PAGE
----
I asked a few of Jamie Mulvihill’s students whether or not they would have liked to live in medieval times. Ben told me he wouldn’t have minded being a brave knight, or perhaps even Richard the Lionheart, but he wasn’t sure how he’d have managed to depend on horses for transportation, and he was sure he’d miss modern technology. Akane said that she loved the beautiful dresses the medieval ladies got to wear, but she too wouldn’t want to live without electricity and other modern conveniences. Jenia particularly enjoyed learning about the special crafts of those long-ago days, but she strongly objected to the lack of hygiene, especially the necessity of smelly chamber pots!

Anna, Tara, Jenai and Ye Rin in period attire

This engaging unit of study culminated in a Medieval Feast to which parents were invited. The haunting strains of the bagpipes - an instrument that became popular in the Middle Ages, was skillfully played by Andrew McRady, and that was the signal for the colorful procession of jesters, kings, ladies, monks, nuns, knights and other period characters to make their way to the feasting hall. Raucous dining on meats, corn and pastries ensued, followed by fine medieval entertainment.

Jamie Mulvihill and Mary Fish’s fourth grade students will now bid a fond farewell to the Middle Ages, and will take leap forward through the centuries for a look at pioneers in North America.

Medieval musicians Anna, Akane, Jenai and Faar.

Lords and ladies assemble to the strains of Mr. McRady’s bagpipes.

Concert funds will go to Juvenile Court for helping young people in Chiang Mai

Kittiyaporn Kanjam and Pinutda Suwanchaisri (student trainee MFLU)

The guests of honor dancing together with the Next Generation

The Chiangmai Ballet Academy together with the Juvenile and Family Court in Chiang Mai and the Church of Jesus Christ of Latter-day Saints held a charity concert entitled “Music in the Art Gallery” on December 9, at Gongdee Studio, on Nimmanhaeminda Soi 1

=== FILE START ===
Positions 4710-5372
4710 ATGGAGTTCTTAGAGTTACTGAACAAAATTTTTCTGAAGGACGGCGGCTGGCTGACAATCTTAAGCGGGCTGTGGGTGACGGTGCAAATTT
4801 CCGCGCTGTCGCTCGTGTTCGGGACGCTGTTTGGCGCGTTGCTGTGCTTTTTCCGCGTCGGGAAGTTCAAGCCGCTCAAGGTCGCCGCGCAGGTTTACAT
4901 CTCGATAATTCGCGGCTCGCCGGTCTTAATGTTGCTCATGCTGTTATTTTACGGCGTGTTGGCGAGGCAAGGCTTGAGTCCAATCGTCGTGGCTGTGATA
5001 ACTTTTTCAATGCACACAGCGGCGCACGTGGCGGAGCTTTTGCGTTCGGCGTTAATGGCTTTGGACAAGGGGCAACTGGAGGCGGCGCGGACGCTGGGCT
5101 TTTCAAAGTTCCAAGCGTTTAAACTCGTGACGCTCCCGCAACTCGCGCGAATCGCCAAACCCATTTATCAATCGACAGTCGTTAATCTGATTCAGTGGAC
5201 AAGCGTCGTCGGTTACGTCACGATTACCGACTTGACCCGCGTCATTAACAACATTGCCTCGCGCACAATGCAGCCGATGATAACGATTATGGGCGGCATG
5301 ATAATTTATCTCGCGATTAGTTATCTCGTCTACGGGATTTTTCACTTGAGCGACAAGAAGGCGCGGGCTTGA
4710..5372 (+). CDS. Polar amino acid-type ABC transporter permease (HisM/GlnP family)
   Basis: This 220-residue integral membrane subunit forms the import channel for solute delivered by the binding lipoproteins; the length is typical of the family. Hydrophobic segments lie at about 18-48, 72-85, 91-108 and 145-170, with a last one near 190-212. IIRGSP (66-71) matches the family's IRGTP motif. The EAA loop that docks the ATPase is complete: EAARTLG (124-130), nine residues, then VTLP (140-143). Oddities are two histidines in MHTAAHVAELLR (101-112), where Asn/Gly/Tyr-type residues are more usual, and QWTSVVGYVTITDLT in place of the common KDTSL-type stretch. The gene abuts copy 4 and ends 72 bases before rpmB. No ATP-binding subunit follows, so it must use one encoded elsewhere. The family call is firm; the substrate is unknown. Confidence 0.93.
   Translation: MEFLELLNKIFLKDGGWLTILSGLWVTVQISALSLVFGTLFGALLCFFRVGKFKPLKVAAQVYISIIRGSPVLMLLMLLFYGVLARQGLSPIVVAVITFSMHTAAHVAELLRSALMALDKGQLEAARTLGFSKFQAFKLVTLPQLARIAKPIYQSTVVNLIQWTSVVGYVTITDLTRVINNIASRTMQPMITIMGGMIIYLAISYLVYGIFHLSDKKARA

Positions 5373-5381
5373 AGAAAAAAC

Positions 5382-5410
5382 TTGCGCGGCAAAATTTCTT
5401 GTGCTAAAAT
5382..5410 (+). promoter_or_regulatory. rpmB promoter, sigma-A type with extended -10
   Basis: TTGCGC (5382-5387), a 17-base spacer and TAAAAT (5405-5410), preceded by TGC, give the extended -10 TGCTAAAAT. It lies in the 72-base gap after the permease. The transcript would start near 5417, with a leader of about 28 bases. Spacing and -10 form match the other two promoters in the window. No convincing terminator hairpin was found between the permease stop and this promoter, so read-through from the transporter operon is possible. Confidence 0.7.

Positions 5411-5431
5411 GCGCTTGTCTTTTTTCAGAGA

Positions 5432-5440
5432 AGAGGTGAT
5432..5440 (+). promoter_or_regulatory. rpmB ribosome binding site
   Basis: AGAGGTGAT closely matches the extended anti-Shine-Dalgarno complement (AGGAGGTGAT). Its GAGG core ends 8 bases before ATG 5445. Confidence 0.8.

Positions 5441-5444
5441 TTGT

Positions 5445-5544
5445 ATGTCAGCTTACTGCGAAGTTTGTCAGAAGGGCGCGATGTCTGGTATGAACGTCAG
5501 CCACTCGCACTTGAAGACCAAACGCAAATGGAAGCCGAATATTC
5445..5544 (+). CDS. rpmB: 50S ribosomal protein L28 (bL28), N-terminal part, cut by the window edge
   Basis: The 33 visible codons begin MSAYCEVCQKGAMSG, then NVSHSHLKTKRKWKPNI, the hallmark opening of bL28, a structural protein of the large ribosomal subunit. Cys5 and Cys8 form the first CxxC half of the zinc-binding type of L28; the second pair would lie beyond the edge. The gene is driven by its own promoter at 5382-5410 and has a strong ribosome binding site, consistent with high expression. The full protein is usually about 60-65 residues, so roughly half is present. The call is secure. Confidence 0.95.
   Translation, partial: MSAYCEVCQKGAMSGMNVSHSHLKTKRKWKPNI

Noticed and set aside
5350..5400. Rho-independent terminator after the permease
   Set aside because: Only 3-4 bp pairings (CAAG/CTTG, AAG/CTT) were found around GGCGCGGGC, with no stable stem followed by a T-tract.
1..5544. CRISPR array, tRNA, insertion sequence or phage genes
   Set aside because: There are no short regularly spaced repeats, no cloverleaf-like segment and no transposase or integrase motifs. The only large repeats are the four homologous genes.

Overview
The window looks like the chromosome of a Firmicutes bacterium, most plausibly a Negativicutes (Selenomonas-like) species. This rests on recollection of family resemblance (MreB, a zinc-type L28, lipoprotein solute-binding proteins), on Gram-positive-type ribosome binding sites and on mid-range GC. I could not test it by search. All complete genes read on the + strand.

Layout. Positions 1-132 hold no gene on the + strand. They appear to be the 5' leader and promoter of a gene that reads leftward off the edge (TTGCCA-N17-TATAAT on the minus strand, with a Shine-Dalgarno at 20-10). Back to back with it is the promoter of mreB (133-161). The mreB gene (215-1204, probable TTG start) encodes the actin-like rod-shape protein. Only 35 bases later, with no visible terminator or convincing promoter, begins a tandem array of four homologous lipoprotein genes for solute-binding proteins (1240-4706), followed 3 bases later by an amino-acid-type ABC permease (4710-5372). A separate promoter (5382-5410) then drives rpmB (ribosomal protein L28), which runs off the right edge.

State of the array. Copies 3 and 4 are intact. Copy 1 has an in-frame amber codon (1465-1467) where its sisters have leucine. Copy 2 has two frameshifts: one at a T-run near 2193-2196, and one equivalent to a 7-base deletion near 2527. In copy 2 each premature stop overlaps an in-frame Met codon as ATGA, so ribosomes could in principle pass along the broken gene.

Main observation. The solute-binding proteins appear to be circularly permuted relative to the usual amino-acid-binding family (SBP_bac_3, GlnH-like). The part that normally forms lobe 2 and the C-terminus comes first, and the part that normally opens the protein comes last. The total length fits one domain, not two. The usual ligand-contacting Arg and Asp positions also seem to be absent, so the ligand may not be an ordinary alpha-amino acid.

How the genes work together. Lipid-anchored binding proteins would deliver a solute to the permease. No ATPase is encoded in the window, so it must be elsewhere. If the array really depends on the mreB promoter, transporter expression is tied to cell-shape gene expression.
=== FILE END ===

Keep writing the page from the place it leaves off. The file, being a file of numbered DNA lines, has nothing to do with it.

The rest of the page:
ML Preeyapun Sridhavat was the MC with Chamaiphan Baude, associate judge of the Juvenile and Family Court amongst the many guests of honor, who also included Arnud Ubekkanunkul, chief judge of the Juvenile and Family Court in Chiang Mai; Scott F Hansen, president of the Church of Jesus Christ of Latter-day Saints, Thailand Bangkok Mission; Sister Suzi Hansen; Hal J Allen, Asia area public affairs of the Church of Jesus Christ of Latter-day Saints, Thailand Service Center; Sister Connie Allen; and Suchat Chaichana, country director, church education system, the Church of Jesus Christ of Latter-day Saints.

The concert was performed by volunteers from the USA, the Next Generation band who sang many Thai songs including folk songs, popular songs for teenagers, and the songs of the King.

The Next Generation band is an international volunteer band that sings mostly Thai songs. Most of the content focuses on family relationships and avoidance of drugs. The band has played at many schools and universities throughout the country, and is very well known.

The concert is donating all revenue to the Juvenile and Family Court in Chiang Mai to help in organizing activities to that will help juveniles in the province stay away from drugs and become responsible members of society.